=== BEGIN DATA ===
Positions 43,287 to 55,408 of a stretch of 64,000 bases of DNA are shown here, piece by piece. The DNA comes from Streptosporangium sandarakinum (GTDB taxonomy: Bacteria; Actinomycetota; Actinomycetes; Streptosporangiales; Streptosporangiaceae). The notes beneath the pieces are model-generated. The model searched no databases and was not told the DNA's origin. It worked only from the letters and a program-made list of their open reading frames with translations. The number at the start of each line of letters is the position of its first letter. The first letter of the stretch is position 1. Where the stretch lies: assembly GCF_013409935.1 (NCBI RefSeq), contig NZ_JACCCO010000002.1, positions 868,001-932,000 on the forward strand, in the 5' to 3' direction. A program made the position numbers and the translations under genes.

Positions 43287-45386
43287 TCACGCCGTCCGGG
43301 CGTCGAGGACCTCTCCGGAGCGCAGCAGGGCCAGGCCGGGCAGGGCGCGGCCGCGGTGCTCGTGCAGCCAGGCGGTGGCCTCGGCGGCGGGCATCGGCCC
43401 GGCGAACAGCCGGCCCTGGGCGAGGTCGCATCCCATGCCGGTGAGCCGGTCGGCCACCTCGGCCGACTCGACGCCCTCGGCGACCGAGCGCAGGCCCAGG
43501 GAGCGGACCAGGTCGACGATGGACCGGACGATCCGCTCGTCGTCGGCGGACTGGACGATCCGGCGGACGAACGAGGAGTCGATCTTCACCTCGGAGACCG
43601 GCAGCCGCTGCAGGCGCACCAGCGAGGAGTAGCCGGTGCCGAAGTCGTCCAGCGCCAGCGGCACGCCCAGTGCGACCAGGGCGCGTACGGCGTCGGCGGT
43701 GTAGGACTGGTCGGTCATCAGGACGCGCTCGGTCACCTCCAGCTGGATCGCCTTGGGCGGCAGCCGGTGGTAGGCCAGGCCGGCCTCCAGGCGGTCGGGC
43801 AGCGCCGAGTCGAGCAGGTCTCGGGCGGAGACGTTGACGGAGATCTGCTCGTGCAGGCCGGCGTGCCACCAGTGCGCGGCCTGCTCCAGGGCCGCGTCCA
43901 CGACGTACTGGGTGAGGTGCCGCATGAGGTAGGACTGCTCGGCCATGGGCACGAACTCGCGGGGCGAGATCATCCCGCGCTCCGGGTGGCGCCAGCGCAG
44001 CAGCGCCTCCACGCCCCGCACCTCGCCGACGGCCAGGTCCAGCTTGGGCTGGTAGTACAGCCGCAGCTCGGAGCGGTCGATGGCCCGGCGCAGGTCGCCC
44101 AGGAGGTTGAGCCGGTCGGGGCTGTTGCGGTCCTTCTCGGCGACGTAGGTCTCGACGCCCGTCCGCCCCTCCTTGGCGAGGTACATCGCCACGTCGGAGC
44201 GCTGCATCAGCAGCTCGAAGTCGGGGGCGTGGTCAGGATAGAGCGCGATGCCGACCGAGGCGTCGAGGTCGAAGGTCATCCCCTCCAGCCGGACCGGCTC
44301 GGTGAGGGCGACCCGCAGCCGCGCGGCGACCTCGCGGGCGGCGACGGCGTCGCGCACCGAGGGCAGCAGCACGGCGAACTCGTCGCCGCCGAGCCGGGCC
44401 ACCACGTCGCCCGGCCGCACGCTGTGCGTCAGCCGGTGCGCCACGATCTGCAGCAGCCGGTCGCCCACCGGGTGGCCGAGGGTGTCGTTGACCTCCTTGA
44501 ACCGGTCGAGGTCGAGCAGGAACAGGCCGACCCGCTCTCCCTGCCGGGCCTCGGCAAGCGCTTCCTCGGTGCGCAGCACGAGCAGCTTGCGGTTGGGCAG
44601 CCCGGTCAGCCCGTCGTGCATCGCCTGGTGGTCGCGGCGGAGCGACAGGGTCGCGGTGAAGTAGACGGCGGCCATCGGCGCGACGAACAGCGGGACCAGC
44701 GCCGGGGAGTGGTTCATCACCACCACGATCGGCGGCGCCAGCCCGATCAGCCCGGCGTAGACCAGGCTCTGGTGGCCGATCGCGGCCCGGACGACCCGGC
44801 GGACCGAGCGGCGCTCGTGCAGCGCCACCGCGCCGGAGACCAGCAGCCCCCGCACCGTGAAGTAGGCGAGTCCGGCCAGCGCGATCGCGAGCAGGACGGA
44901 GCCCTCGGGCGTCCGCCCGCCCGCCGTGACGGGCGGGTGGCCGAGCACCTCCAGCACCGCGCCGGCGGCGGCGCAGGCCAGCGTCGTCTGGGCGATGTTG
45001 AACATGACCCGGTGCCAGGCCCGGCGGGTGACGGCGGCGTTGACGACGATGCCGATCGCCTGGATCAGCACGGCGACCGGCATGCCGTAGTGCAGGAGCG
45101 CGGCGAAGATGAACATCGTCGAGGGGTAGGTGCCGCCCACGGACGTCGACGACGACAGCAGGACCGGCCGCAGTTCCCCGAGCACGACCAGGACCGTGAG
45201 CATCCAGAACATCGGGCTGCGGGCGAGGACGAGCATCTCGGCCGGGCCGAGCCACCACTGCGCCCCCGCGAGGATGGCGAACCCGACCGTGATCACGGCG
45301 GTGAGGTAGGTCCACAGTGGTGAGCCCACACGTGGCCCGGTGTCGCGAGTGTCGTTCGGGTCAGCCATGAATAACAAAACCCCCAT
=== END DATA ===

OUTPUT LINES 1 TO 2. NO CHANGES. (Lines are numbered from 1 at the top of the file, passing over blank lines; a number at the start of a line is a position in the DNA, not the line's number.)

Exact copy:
Positions 43,287 to 55,408 of a stretch of 64,000 bases of DNA are shown here, piece by piece. The DNA comes from Streptosporangium sandarakinum (GTDB taxonomy: Bacteria; Actinomycetota; Actinomycetes; Streptosporangiales; Streptosporangiaceae). The notes beneath the pieces are model-generated. The model searched no databases and was not told the DNA's origin. It worked only from the letters and a program-made list of their open reading frames with translations. The number at the start of each line of letters is the position of its first letter. The first letter of the stretch is position 1. Where the stretch lies: assembly GCF_013409935.1 (NCBI RefSeq), contig NZ_JACCCO010000002.1, positions 868,001-932,000 on the forward strand, in the 5' to 3' direction. A program made the position numbers and the translations under genes.

Positions 43287-45386